Salivary glands in healthy individuals produce “supragingival” calculus on the lower front teeth, which is frequently noticeable. It comes from the minerals in your saliva and has a creamy golden color. Your periodontist, hygienist, or dentist can easily remove this kind of calculus. 

The more dangerous kind, known as “subgingival calculus,” is black in colour and develops behind the gum line. Even for a dentist, it might be difficult to identify because it is invisible. Thus, it is really challenging to get rid of it entirely. Because there is blood present when your gums are swollen, it has a black color. If you have black subgingival calculus, you most likely have one of the most severe forms of gum disease.

Since gingivitis is often painless, its symptoms can be easily ignored. Too frequently, individuals blame it on overly vigorous brushing. However, bleeding gums are a red flag that must never be ignored, and keep in mind that healthy gums will not bleed unless there is an accident.

The only stage of gum disease that may be treated is gingivitis. It may be avoided with good dental hygiene practices at home and routine cleanings and checkups. Your dentist or periodontist can help you cure it and restore full health to your gums.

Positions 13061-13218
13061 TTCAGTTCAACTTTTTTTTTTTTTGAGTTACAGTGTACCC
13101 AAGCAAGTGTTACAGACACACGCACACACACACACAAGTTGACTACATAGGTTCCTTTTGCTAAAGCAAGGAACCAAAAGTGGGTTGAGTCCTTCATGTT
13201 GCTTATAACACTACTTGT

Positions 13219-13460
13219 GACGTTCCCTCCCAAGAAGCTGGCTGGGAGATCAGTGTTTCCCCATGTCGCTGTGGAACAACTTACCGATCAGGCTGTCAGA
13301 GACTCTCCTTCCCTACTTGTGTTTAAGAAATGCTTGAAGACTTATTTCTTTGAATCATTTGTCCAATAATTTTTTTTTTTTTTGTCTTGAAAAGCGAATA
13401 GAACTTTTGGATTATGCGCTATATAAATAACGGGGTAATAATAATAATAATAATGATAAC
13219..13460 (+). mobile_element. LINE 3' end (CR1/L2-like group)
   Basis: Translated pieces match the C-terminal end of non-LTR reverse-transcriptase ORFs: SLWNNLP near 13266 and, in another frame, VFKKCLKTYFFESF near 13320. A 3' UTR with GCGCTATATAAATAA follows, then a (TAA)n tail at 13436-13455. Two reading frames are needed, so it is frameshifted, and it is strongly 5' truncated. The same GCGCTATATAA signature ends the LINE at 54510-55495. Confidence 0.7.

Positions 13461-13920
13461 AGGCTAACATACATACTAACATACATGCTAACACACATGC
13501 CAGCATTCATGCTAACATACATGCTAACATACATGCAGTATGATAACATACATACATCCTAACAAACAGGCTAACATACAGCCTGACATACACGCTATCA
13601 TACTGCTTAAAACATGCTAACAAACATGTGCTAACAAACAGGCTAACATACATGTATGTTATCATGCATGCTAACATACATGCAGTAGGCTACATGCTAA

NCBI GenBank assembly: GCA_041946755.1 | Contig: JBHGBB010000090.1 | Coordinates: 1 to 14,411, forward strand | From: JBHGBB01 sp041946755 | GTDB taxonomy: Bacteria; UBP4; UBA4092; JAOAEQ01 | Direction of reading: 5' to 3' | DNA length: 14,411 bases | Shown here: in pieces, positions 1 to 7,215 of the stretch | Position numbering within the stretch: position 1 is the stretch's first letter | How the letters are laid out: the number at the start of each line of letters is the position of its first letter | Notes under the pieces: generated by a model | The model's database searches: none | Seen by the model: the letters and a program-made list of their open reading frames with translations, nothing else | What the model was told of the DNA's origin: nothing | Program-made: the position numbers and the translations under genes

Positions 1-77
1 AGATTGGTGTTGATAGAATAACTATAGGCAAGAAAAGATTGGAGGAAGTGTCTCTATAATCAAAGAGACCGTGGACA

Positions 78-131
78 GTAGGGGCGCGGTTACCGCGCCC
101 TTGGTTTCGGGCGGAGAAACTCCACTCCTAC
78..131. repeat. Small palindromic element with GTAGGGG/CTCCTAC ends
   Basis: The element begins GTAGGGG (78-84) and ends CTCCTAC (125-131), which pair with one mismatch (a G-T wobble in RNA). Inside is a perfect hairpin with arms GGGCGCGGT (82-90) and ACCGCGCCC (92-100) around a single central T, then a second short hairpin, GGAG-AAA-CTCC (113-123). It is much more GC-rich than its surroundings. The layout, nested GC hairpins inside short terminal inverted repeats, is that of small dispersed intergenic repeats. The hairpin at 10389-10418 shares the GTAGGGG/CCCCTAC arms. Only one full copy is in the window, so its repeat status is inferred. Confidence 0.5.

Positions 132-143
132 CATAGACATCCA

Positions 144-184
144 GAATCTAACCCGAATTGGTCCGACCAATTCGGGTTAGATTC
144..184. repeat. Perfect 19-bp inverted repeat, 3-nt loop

Periodontitis – Stage 1: Initial

Gingivitis might progress to Stage 1 Periodontitis if treatment is not performed. At this point, the gum inflammation starts to harm your oral health. Anywhere in the body, chronic (long-term) inflammation has the potential to be harmful. Prolonged inflammation can cause damage to joints affected by arthritis, including the fingers, hips, and knees.

The fibers connecting the teeth roots to the socket are harmed by the inflammation associated with periodontitis. The “periodontal ligament” is made up of these fibers, and injury to them is irreversible. It might be challenging to distinguish this stage from gingivitis because of its almost identical signs and symptoms.